Janice Cho (11), Northfield Mount Hermon School 

“Since I go to a boarding school that is based in the US but has a lot of international students, attending scheduled calls is ‘optional’. Students are just expected to “sign in” into their classes within 12 hours after the live session class. Since I am back in Korea and in a very different timezone, most of my classes start in the evening. Although it is inconvenient and has forced me to invert my sleeping schedule, I still attend live sessions as I wouldn’t be able to ask questions otherwise. Perhaps more inconvenient is conducting leadership position interviews for the clubs I am involved in: I have had to wake up at 3 and 4 am for the past week to talk to interviewees and advisors that are still in the US. I hopefully will be able to get proper, continuous sleep in the weeks to come.”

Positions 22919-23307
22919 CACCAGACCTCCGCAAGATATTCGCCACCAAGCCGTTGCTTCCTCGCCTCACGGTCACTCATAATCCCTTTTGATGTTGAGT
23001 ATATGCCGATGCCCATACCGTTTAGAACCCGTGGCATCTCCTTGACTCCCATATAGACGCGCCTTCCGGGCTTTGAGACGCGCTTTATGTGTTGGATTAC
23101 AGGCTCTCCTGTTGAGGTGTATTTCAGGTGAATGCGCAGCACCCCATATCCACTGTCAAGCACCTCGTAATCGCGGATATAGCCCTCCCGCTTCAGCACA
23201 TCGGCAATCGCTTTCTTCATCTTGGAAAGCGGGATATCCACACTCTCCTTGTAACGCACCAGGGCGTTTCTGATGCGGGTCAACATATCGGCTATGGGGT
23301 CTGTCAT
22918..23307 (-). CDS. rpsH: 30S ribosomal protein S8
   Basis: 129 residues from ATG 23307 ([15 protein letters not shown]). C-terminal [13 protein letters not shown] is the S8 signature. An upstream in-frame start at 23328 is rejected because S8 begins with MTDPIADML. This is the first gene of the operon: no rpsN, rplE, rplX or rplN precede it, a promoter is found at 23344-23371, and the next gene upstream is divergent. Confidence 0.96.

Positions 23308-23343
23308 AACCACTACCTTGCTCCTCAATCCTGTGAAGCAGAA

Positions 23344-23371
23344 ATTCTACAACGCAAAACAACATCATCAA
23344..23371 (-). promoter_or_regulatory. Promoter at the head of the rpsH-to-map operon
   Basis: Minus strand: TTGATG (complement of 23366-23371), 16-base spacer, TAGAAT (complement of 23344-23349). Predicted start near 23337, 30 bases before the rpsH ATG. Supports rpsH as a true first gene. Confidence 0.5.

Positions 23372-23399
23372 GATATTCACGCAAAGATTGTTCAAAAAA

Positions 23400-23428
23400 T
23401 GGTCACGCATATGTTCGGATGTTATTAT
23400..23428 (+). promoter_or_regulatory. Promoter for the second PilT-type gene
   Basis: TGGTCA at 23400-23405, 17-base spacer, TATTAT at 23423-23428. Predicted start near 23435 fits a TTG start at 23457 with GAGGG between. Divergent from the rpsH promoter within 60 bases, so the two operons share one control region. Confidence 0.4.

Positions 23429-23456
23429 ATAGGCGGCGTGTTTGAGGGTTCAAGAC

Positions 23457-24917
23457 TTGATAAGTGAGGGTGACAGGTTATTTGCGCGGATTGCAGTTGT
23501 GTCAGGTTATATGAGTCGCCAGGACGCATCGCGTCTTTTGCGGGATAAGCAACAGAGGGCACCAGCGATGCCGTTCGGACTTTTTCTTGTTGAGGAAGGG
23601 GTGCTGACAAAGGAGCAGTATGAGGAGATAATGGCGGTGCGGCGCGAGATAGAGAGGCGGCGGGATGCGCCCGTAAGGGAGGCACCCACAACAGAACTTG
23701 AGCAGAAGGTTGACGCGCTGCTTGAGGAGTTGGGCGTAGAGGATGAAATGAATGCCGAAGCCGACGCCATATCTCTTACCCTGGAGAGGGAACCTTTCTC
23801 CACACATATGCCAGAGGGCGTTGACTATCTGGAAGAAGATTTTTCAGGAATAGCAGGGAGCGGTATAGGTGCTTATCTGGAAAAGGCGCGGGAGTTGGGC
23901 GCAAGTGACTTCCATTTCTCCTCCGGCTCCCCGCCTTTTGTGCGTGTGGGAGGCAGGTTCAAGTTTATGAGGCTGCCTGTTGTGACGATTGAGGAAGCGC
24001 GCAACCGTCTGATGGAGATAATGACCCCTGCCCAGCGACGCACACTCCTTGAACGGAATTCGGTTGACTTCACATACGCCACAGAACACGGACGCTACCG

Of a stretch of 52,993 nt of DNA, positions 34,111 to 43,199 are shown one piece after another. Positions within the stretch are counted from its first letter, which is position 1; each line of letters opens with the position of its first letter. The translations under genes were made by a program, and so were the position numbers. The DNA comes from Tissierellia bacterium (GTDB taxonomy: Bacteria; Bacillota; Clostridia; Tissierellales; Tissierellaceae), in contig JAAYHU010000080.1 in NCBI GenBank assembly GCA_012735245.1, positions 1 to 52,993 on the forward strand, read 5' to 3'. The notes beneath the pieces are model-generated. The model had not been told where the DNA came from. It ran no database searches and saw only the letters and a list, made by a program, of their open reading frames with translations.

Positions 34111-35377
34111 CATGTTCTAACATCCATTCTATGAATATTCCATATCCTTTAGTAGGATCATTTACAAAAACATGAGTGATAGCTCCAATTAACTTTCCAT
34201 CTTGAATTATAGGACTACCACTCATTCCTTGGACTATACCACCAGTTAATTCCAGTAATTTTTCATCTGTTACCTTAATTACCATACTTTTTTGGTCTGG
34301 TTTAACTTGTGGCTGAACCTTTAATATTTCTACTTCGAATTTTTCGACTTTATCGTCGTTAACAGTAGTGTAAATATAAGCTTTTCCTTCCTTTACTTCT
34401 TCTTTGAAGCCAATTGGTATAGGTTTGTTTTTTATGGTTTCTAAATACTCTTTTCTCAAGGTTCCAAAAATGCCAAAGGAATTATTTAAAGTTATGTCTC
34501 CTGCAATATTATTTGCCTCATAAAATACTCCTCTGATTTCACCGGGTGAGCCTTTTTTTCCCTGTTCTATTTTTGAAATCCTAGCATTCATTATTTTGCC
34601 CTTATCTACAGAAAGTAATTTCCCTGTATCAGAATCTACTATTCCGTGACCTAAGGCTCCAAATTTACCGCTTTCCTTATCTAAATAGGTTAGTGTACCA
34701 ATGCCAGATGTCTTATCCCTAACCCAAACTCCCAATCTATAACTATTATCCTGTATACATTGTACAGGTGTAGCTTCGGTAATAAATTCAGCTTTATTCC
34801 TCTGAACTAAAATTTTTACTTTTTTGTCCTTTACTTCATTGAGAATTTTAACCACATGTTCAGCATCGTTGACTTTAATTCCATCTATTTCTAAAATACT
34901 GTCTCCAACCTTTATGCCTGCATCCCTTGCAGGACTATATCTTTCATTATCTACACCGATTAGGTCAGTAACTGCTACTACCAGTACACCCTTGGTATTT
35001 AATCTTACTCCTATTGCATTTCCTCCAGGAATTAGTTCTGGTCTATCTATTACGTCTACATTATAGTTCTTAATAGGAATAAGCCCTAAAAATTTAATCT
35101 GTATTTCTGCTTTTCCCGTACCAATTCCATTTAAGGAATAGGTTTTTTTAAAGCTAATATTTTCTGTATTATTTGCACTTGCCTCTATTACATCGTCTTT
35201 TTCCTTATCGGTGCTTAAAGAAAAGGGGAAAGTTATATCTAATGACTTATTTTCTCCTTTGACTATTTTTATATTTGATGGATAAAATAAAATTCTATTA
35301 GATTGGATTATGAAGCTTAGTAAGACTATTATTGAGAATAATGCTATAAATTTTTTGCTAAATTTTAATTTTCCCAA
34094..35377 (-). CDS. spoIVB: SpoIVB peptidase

Toranosuke Naito (12), Fukuoka International School in Japan

“Having switched over to online classes in early March, our school adjusted our schedules to have less screen-time. Although I miss spending time in person with friends, I am happy to have a more flexible schedule with shorter classes, especially as a senior. Most of our assessments have also been replaced with projects—mainly because we no longer have IB exams in May—which further helps alleviate stress. However, the measures the school has taken to prevent cheating in classes that must test regularly are very strict. We are monitored by teachers as we write our answers on a single piece of paper. Both of our hands, our face, the piece of paper, and the writing utensil we are using must be visible at all times. We submit our answers by scanning our papers and emailing them to our instructors. Going forward, more trust between students and teachers is definitely needed….”

Sean Chang (11), Singapore American School